From the info on the Kickstarter page, [Matt] is used parts from his Makerbot Replicator to design a one-to-one copy. Every part and component on [Matt]’s TangiBot is 100% compatible – and seemingly 100% identical – with the Makerbot Replicator. Like the Replicator, [Matt] is offering a dual extruder version that allows you to print in two colors.

At the bottom of the Kickstarter page, under a section titled, “How is 3DTangible able to make a Replicator Clone?,” you’ll see [Matt]’s reasoning for cloning the MakerBot replicator. He says everything is open source, and, “MakerBot used other open source designs when designing and producing their 3D Printers.” We’ll agree that MakerBot used existing extruder designs (and improved upon them), but MakerBot was not this blatant in borrowing from the RepRap project.

For want of editorializing, I’ve complained about the stupid inefficiency of manufacturing 3D printers with 3D printers before. It was only a matter of time before someone realized current manufacturing techniques can be used to make 3D printers cheaper. [Matt] – dude – you were supposed to clone a RepRap. Makerbot has done some really incredible things for the community such as building Thingiverse and generally being an awesome cheerleader for the 3D printing community. Taking the flagship Makerbot printer and making it cheaper will not make [Matt] any friends on the Internet, but at least the laws of economics are coming to the world of 3D printers.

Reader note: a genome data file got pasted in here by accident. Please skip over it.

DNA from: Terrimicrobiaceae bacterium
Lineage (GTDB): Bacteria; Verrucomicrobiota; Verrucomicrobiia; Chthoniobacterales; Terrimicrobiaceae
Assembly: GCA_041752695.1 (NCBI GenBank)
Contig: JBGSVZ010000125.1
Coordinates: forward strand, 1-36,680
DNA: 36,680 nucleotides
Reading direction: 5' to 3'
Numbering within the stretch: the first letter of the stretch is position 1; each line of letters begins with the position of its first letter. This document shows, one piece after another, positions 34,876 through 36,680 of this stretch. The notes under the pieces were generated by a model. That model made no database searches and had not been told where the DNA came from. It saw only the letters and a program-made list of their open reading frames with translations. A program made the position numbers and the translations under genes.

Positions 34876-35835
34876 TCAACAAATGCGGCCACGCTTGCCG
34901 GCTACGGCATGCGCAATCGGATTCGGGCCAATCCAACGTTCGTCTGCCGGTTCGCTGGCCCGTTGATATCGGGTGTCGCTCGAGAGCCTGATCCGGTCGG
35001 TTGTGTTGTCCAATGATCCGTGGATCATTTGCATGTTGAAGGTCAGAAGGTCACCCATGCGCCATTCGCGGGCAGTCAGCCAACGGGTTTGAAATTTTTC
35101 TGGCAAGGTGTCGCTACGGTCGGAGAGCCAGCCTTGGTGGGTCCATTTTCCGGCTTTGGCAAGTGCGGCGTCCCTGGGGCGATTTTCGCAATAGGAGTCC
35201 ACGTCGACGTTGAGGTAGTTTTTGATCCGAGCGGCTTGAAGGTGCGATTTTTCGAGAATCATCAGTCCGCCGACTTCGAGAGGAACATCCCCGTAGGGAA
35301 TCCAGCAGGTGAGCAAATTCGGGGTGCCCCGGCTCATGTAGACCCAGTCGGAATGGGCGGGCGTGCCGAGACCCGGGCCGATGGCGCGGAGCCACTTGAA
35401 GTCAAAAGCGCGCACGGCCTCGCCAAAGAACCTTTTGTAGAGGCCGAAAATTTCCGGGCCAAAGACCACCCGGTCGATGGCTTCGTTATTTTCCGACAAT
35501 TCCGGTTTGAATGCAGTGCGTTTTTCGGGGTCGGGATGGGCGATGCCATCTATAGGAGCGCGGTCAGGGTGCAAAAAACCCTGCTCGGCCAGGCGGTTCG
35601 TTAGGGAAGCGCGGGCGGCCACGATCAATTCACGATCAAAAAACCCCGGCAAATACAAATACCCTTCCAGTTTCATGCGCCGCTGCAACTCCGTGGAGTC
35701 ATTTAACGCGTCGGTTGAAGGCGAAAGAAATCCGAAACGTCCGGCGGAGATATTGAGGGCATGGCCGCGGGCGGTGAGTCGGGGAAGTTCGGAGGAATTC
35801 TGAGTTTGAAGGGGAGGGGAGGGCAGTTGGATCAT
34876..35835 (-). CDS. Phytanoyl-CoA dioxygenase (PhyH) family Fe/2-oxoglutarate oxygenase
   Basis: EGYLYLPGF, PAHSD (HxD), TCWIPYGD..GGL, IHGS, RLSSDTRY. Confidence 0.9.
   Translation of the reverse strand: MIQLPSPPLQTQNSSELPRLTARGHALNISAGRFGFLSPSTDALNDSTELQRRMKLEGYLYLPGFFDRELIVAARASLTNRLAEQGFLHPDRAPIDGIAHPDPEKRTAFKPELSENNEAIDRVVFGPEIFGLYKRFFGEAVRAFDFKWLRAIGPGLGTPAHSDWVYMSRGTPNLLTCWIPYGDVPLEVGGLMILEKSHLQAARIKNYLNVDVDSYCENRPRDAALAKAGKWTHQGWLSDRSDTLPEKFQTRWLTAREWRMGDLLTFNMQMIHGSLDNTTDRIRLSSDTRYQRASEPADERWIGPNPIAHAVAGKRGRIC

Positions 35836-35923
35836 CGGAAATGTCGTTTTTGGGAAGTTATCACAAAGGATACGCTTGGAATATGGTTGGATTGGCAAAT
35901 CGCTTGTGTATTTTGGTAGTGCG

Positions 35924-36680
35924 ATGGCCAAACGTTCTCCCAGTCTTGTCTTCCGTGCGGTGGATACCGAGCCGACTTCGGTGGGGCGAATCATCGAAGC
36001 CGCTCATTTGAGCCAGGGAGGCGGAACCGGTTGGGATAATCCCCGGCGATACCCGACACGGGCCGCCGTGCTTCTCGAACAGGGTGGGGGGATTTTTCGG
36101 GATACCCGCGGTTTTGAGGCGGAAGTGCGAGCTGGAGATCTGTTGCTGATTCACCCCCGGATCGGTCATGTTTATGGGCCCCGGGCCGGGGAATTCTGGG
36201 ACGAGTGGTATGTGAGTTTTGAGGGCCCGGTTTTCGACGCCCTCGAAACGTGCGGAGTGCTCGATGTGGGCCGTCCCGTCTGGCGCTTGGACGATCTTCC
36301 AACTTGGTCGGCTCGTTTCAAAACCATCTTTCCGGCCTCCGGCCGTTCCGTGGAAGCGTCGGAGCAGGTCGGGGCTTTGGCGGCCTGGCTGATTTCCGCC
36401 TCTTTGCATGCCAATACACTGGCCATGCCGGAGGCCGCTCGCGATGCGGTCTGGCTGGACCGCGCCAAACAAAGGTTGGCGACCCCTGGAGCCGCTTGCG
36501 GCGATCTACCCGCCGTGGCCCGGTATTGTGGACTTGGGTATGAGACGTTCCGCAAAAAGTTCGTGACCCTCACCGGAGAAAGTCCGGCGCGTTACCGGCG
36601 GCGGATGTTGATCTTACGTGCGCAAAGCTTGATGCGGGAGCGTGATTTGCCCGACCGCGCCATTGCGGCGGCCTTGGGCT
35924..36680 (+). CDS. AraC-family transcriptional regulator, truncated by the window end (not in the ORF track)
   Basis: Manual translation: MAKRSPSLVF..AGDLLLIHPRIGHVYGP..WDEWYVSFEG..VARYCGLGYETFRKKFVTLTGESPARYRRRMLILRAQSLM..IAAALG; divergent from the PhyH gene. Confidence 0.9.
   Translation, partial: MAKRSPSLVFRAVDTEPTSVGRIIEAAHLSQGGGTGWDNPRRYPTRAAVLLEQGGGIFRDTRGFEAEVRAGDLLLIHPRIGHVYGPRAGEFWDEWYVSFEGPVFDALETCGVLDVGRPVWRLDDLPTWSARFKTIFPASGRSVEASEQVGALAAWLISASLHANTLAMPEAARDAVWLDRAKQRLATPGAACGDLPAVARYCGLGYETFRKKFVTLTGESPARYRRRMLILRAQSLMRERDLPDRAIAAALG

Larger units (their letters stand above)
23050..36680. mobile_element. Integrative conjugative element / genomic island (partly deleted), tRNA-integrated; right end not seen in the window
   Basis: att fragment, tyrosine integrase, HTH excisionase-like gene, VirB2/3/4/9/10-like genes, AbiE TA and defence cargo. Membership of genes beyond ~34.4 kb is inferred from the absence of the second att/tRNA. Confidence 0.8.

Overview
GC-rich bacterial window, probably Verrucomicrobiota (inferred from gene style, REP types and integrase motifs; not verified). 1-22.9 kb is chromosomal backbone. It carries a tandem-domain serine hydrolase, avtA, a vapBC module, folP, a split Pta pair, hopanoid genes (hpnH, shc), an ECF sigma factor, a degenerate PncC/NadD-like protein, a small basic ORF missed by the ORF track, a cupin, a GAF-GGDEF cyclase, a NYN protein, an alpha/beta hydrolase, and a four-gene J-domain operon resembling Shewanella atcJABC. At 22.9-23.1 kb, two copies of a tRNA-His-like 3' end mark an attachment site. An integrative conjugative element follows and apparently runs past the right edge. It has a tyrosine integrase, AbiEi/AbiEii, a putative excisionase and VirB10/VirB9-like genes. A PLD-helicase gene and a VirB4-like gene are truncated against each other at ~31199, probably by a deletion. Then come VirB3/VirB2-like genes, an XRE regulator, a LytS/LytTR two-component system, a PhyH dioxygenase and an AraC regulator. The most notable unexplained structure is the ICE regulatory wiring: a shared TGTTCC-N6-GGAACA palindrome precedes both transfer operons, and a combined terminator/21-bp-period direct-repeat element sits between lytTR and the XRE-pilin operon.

Thanks [Brad] for sending this in.